Dryer Lint

It’s not an uncommon suggestion to use dryer lint as a fire-starter. It burns easily and can be obtained, essentially, for free. However, that doesn’t make it a good option for starting your fires. Dryer lint contains all sorts of chemicals – from dirt and dust that it collects, to byproducts from fabric, detergents and fabric softeners.

Polystyrene Foam

Modern Styrofoam doesn’t contain the chlorofluorocarbons that it used to. But that doesn’t mean it’s any safer to burn. Burning polystyrene releases a toxic styrene gas. It can have a significantly harmful effect on your nervous system if inhaled. The carbon black substance left behind from burned polystyrene can cause short-term irritation to your eyes and throat. If you frequently burn polystyrene, studies have shown an increase in lung scarring, bronchitis, and reduced lung capacity.

Christmas Trees

Just because the holidays end, doesn’t mean cold weather goes with it. You may be tempted to take your Christmas tree down and quickly dispose of it in your fireplace. After all, it’s a few feet of good firewood, right? Wrong! A fresh Christmas tree is full of sap. Not only will it burn poorly, as it hasn’t been properly dried, the sap can leave hazardous resins in your chimney. In extreme cases, these resins will lead to a dangerous chimney fire.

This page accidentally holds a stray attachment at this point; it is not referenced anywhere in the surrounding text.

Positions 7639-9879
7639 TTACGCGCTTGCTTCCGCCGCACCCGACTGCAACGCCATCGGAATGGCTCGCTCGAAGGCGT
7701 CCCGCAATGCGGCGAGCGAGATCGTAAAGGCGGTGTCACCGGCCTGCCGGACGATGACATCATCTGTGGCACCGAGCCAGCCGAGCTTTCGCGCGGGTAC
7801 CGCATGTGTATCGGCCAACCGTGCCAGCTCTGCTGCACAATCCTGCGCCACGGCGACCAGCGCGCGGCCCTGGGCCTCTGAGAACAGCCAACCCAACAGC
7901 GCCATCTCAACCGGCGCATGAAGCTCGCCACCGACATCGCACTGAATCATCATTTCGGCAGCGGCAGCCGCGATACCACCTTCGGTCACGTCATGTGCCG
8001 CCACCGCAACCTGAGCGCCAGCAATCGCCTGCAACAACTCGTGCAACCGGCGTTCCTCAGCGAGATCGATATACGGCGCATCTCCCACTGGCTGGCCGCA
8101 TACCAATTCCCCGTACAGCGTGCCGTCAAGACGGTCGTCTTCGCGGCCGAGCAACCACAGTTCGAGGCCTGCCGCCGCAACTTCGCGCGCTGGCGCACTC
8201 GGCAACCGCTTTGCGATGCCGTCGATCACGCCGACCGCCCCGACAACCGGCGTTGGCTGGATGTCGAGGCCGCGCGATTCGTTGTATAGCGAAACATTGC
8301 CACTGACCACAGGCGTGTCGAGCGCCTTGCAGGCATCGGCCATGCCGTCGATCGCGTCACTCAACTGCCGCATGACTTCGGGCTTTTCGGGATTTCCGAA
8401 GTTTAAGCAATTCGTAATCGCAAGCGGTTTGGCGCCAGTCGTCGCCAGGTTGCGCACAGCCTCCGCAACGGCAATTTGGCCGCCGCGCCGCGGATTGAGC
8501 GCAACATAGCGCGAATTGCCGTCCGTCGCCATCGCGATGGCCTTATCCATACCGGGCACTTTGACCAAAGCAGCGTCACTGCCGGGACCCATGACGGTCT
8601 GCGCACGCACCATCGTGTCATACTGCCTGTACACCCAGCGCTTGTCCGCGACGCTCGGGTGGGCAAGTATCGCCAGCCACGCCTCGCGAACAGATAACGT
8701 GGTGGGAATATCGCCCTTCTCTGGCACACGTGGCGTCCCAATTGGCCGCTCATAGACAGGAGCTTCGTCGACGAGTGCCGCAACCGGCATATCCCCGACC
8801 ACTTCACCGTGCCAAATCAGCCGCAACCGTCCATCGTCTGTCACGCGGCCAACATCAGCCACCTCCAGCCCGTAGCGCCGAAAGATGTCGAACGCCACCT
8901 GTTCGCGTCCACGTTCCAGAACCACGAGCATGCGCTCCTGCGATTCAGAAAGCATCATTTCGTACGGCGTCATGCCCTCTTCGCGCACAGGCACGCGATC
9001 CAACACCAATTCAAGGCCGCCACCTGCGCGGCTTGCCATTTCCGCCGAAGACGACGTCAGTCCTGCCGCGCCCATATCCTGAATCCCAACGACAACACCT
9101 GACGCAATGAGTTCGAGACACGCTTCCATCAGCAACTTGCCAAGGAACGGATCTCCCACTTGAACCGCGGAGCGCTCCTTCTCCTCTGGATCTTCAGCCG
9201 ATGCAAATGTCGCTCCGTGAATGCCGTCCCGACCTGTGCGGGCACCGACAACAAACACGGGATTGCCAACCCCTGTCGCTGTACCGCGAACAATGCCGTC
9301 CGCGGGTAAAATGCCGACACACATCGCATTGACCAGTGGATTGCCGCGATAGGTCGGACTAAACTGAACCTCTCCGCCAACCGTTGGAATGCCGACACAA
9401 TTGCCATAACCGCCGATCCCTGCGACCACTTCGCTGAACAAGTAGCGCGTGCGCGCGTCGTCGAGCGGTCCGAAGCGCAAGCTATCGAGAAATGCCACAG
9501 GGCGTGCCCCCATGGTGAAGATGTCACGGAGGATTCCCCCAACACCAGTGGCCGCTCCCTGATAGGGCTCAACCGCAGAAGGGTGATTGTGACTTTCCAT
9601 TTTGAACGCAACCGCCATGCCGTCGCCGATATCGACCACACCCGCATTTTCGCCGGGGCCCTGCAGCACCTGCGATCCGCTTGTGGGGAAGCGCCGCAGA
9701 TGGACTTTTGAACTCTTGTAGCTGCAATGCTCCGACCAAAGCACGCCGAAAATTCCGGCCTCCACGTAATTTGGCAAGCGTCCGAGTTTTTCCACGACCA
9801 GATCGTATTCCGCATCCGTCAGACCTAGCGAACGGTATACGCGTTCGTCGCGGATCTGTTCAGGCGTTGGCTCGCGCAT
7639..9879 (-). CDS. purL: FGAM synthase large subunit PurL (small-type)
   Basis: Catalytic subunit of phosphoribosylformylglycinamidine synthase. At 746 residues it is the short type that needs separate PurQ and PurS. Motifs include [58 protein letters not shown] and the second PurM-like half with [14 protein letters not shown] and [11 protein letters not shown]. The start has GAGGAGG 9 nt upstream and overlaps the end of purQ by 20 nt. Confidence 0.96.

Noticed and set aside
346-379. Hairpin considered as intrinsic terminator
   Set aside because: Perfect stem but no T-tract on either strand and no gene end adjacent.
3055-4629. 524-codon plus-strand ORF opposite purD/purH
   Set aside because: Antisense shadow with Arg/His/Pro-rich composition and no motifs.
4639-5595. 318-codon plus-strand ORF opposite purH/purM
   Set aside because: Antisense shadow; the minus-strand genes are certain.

Your Fireplace Is Not an Incinerator

Fireplaces, stoves and furnaces are built and tested for safety. But these safety precautions assume that you’re using your wood-burning appliance as intended. When you burn a non-wood substance in your fireplace, you could be causing irreversible damage to you, your home and your fireplace. They can poison you, lead to corrosion and even dangerous chimney fires. Our most important fireplace safety tip: stick to burning dry, properly seasoned wood to enjoy a warm and safe fire.